On the second day of New York City auditions for Season 7 of "America's Got Talent," it was a night for laughs, as two comedians stood out, and judge Howard Stern's antics cracked up his fellow judges and the audience.In a clear set-up, Howard called his own father up to talk truth to a deluded contestant, Ronald Charles, who believed he had singing and dancing skills, despite evidence to the contrary. The elder Stern, who was sitting in the audience but was already miked, joined Howard onstage to tell the hapless 23-year-old in bright-blue jeggings and blue fingerless gloves, "Don't be stupid, you moron. Now, you have to sit down and think this over carefully. First of all, you have to make a living." When Howard asked his dad what sort of profession the young guy should pursue instead, he mused and said, "That's hard to say at this point."
In an even more entertaining bit, Howard danced with the male revue The Savage Men, who were actually quite tame. The tall, skinny star had more confidence than all four of the buff male dancers combined. Howard's strutting, posing and pointing brought the house down. If he had been a permanent part of the act, they would have made it to Vegas.
Two comedians impressed the judges. The first was John Pizza, a comedian/ventriloquist who had developed animated avatars of all three judges which he could project on a large screen and control. As he delivered his material, which was silly and on point, he controlled not only the mouths but also eye movements and other facial expressions. It was clear that this was all done live, because he was capable of improvising during a post-performance interview with the judges.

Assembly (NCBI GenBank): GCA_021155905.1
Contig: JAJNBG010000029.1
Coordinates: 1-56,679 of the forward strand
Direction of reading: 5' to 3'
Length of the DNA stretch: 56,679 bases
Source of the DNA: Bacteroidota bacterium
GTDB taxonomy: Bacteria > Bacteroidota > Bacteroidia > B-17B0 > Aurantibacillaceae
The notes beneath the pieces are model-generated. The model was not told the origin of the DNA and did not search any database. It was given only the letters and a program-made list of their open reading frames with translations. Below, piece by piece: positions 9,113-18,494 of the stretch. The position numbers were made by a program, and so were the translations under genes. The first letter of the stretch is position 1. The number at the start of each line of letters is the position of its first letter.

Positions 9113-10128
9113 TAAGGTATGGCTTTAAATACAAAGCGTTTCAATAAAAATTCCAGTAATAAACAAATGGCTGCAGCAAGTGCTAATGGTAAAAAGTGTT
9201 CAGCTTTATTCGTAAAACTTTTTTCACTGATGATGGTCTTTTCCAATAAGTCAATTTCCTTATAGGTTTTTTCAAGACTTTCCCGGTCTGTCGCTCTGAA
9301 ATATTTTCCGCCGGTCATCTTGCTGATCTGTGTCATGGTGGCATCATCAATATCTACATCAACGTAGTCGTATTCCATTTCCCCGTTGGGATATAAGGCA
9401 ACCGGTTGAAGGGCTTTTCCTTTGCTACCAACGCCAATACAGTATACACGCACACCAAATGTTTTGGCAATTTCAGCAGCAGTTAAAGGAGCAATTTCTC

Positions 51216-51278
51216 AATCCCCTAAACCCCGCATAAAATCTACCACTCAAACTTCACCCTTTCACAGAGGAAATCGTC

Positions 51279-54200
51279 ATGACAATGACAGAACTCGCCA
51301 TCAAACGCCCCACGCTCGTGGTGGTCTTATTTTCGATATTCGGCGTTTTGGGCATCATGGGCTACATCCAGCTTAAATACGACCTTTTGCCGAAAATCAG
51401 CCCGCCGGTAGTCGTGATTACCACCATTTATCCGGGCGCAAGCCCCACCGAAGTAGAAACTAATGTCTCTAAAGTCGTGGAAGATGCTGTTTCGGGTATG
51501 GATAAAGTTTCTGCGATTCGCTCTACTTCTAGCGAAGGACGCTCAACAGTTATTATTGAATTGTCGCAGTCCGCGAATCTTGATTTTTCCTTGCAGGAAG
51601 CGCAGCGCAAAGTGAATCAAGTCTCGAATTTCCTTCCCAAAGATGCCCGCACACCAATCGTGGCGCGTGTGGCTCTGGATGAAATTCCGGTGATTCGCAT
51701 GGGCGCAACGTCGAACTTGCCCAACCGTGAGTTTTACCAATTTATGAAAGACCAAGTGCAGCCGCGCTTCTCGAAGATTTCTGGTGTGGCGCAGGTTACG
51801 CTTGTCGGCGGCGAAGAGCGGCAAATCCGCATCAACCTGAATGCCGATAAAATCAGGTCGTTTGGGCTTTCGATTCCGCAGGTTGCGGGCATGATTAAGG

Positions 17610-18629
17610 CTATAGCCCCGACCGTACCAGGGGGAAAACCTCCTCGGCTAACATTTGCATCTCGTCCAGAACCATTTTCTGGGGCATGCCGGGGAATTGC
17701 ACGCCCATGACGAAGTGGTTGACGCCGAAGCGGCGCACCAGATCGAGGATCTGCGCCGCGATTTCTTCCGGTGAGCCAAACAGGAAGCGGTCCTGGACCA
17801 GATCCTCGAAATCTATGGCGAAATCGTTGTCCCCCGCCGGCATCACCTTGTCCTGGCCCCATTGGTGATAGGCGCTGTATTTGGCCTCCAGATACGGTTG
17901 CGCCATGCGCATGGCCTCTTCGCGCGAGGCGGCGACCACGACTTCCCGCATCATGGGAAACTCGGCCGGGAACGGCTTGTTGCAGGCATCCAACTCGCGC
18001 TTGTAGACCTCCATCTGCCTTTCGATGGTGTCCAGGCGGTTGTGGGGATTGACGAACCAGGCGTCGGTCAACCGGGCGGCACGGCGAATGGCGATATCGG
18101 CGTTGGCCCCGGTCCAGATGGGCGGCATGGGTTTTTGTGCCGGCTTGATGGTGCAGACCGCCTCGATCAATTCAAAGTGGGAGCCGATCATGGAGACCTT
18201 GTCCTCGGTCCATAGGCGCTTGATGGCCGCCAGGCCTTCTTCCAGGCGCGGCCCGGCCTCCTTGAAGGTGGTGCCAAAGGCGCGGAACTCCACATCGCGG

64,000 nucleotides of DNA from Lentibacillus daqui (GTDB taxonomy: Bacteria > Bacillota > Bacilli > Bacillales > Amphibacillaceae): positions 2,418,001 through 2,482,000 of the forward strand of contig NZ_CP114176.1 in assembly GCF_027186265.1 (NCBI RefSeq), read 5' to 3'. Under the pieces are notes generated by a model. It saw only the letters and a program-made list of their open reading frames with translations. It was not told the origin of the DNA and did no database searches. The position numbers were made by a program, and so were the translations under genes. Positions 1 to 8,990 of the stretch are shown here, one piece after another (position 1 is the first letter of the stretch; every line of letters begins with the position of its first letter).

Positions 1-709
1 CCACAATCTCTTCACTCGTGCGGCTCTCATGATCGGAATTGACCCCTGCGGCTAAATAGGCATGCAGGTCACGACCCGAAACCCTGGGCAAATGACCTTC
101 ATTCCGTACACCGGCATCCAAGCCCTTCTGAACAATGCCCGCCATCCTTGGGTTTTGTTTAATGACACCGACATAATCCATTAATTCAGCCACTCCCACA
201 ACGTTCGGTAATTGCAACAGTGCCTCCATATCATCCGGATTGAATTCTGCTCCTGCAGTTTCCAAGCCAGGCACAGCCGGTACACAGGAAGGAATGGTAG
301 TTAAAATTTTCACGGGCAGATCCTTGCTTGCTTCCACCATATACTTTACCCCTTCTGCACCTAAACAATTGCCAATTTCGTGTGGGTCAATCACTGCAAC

The second comedian, Tom Cotter, was more of a traditional stand-up act, drawing his humor from self-deprecating jokes about an exaggerated personal life. For example, he started by saying, "I was the youngest in my family. I was always getting beat up by the oldest, Mom and Dad." Sharon Osbourne loved his timing, and Howie Mandel gave him a standing ovation, declaring himself a big fan. Both comedians made it to Vegas by unanimous vote.
Other highlights of the evening included:
- Crazeehorse (as they're labeled on the official site; a.k.a. Donovan and Rebecca, according to the graphics), an acrobalance and aerial act whose gravity-defying moves demonstrated both balance and strength. One signature move, where Donovan anchored his head in Rebecca's crotch and extended his body parallel to the floor, will surely be snarked on "The Soup."
- All-Beef Patty, a plus-sized drag queen whose rendition of Lady Gaga's "You and I" was more melodic than many of this season's would-be singers. She made it to Vegas with three yeses.
- Tyrese Green, a.k.a. Stepz, a dance instructor whose innovative pop-and-lock dancing divided the judges. Howard told the dancer he was talented but that it wan't "the type of act people will pay for." He voted no. Howie thought the moves were unique and that there was an audience for it, so he voted yes. While Sharon also questioned his ability to fill stadiums, she thought Stepz was talented enough to proceed to the Vegas round. With two votes, he's moving on.
- A mish-mash of amusingly bad acts, ranging from a group of mimes whose entire act consisted of looking distressed; a Roy Orbison lookalike in an oversized yellow-and-black jacket who asked the judges to give rock 'n' roll a chance, causing Howie to quip, "The best thing we can do for rock 'n' roll is to say no to you"; a snorting woman; and a roller-skating couple who could be easily out-danced by Howard's elderly parents.